Pursuing and Alternative Vision
Furthermore, the Palestinian Authority’s ongoing flirtations with Hamas in the Gaza Strip and continued reluctance to recognize Israel as a Jewish state, as demanded by Prime Minister Benjamin Netanyahu, have frustrated the Israeli government. Indeed, in his speech before US Congress in 2011, Netanyahu claimed disingenuously that, were the Palestinian Authority merely to say, “We recognize Israel as a Jewish state,” it would be sufficient to end the conflict.
Though the path to dissatisfaction with the two-state peace process has been different among some Palestinians, clan leaders such as Sheikh Jabari have arrived at a similar conviction that an alternative vision must be pursued. Jabari is deeply frustrated by what he describes as a corrupt Palestinian Authority that has done little to help his native Hebron. Furthermore, he is convinced that Palestinians can never accept a two-state solution due to religious prerogatives forbidding Muslims from giving up claims to what they see as Muslim land.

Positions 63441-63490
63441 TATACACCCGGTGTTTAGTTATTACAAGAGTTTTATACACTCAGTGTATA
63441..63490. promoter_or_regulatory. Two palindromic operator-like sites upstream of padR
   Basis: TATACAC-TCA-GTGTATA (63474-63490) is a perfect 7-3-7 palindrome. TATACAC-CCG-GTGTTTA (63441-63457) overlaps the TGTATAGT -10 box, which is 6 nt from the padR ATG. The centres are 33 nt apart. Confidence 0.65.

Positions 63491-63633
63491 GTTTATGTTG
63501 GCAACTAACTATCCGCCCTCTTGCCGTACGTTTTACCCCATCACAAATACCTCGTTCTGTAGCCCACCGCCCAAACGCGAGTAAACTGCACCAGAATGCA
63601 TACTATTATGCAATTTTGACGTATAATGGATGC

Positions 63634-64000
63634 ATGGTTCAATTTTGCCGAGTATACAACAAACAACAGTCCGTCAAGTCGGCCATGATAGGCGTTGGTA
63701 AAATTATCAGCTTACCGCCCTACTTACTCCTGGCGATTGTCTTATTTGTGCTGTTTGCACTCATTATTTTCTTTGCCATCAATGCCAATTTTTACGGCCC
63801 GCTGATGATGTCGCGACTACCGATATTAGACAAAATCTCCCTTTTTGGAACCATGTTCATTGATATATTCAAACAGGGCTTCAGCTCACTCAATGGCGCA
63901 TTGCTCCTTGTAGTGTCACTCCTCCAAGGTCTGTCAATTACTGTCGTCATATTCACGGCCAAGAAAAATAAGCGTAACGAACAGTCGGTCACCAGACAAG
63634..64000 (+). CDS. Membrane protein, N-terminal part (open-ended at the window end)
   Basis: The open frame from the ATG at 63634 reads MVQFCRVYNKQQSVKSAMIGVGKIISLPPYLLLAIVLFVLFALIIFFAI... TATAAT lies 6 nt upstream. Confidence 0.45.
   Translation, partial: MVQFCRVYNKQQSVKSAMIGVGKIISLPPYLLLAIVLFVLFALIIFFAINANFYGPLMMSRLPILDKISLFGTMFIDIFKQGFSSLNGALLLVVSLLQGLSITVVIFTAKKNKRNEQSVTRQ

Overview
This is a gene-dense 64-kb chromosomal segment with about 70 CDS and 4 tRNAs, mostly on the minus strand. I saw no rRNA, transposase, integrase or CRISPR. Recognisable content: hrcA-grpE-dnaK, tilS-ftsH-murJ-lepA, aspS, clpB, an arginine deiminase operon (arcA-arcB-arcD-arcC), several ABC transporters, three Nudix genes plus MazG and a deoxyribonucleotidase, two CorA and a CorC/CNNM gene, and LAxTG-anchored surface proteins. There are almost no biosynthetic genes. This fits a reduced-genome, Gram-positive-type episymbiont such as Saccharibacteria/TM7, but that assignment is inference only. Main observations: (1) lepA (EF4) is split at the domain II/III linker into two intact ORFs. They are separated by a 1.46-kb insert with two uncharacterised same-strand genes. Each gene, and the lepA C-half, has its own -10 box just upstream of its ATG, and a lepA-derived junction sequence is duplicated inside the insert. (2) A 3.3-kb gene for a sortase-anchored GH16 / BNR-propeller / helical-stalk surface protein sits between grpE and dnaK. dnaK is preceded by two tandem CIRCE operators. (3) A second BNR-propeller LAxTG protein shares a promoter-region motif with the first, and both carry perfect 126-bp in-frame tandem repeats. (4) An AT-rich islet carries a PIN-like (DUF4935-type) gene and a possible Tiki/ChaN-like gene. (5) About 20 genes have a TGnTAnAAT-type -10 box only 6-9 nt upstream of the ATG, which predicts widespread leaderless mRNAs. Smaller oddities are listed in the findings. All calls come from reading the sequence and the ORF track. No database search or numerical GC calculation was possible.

“We don’t want to live under illusions,” Jabari told SPIEGEL ONLINE. “The creation of a Palestinian state is impossible. It is against our religious principles because we cannot give up land. The idea is a stillbirth.”
As an alternative, Jabari envisions a single state within which Palestinians live legally and in peace with their Jewish neighbors. And he has taken significant steps to make that vision a reality. For several years, Jabari has nurtured contacts with Jewish leaders in Hebron and has hosted several meetings aimed at, as he says, “eliminating the hate that has been building in recent generations.”
Some on the Israeli right see his efforts as a promising attempt to create an alternative negotiating partner to the Palestinian Authority. “There is a common understanding that the Palestinian Authority has really failed in fulfilling the Oslo peace process vision,” David Haivri, spokesman for settlement administrator Mesika, told SPIEGEL ONLINE. “There might be many who haven’t considered an alternative. But I see Jabari as a possible solution to the conundrum.”
Claim to the West Bank